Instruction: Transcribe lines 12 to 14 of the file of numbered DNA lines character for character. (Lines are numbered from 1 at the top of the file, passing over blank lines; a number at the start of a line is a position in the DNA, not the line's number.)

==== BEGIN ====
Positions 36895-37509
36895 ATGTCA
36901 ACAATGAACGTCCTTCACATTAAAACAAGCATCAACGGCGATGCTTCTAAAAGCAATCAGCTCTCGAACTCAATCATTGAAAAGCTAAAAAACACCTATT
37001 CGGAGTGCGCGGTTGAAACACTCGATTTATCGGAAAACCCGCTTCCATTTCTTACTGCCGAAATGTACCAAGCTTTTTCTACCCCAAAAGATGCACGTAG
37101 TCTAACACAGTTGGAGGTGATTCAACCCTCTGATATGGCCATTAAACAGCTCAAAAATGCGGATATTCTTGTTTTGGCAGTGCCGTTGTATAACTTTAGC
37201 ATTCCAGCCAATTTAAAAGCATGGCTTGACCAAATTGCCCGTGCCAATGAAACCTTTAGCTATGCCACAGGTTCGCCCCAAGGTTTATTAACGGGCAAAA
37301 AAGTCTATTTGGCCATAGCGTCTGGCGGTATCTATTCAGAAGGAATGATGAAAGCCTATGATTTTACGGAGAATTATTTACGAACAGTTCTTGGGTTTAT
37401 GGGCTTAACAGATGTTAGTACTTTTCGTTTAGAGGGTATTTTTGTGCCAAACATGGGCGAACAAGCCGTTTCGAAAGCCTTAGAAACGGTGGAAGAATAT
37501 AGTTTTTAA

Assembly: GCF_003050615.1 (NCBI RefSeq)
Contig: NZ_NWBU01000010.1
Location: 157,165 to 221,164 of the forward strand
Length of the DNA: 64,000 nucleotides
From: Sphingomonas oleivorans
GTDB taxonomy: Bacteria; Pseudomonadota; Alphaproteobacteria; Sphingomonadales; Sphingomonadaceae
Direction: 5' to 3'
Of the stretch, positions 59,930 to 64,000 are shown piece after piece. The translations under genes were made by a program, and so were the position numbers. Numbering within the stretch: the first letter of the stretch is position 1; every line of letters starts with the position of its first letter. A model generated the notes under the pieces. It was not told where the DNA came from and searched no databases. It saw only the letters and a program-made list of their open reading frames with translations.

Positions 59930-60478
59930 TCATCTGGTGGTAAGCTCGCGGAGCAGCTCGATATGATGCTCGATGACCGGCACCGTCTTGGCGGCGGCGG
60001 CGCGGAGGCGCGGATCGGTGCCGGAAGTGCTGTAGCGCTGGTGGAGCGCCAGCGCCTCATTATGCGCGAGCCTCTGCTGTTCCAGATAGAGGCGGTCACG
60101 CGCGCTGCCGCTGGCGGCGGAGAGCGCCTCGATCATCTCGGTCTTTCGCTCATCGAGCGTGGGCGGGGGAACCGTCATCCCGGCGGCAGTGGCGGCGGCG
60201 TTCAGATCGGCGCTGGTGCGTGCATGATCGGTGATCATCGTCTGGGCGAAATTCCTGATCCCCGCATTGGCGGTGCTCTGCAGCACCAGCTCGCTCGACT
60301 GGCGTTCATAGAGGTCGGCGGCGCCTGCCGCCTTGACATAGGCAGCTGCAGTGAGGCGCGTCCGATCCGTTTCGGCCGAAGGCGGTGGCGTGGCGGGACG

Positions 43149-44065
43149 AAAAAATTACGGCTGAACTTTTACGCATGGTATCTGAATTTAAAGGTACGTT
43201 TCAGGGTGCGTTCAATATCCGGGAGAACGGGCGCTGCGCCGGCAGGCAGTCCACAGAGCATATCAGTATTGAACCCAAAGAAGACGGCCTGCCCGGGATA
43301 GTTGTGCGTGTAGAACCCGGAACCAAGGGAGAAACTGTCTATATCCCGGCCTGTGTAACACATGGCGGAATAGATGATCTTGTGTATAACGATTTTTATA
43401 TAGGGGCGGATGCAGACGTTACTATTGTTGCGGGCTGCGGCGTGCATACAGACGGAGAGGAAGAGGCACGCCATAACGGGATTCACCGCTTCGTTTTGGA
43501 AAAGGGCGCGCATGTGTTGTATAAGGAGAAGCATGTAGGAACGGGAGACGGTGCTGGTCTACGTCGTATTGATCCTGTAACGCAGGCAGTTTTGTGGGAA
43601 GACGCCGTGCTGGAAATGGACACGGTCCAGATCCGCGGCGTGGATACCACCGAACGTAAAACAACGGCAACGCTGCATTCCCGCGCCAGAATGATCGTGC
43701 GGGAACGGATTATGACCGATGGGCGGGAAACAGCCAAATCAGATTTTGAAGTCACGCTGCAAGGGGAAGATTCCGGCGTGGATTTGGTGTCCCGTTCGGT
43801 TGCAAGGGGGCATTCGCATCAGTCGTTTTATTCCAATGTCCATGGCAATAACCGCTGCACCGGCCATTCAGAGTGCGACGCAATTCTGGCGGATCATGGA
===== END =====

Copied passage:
Location: 157,165 to 221,164 of the forward strand
Length of the DNA: 64,000 nucleotides
From: Sphingomonas oleivorans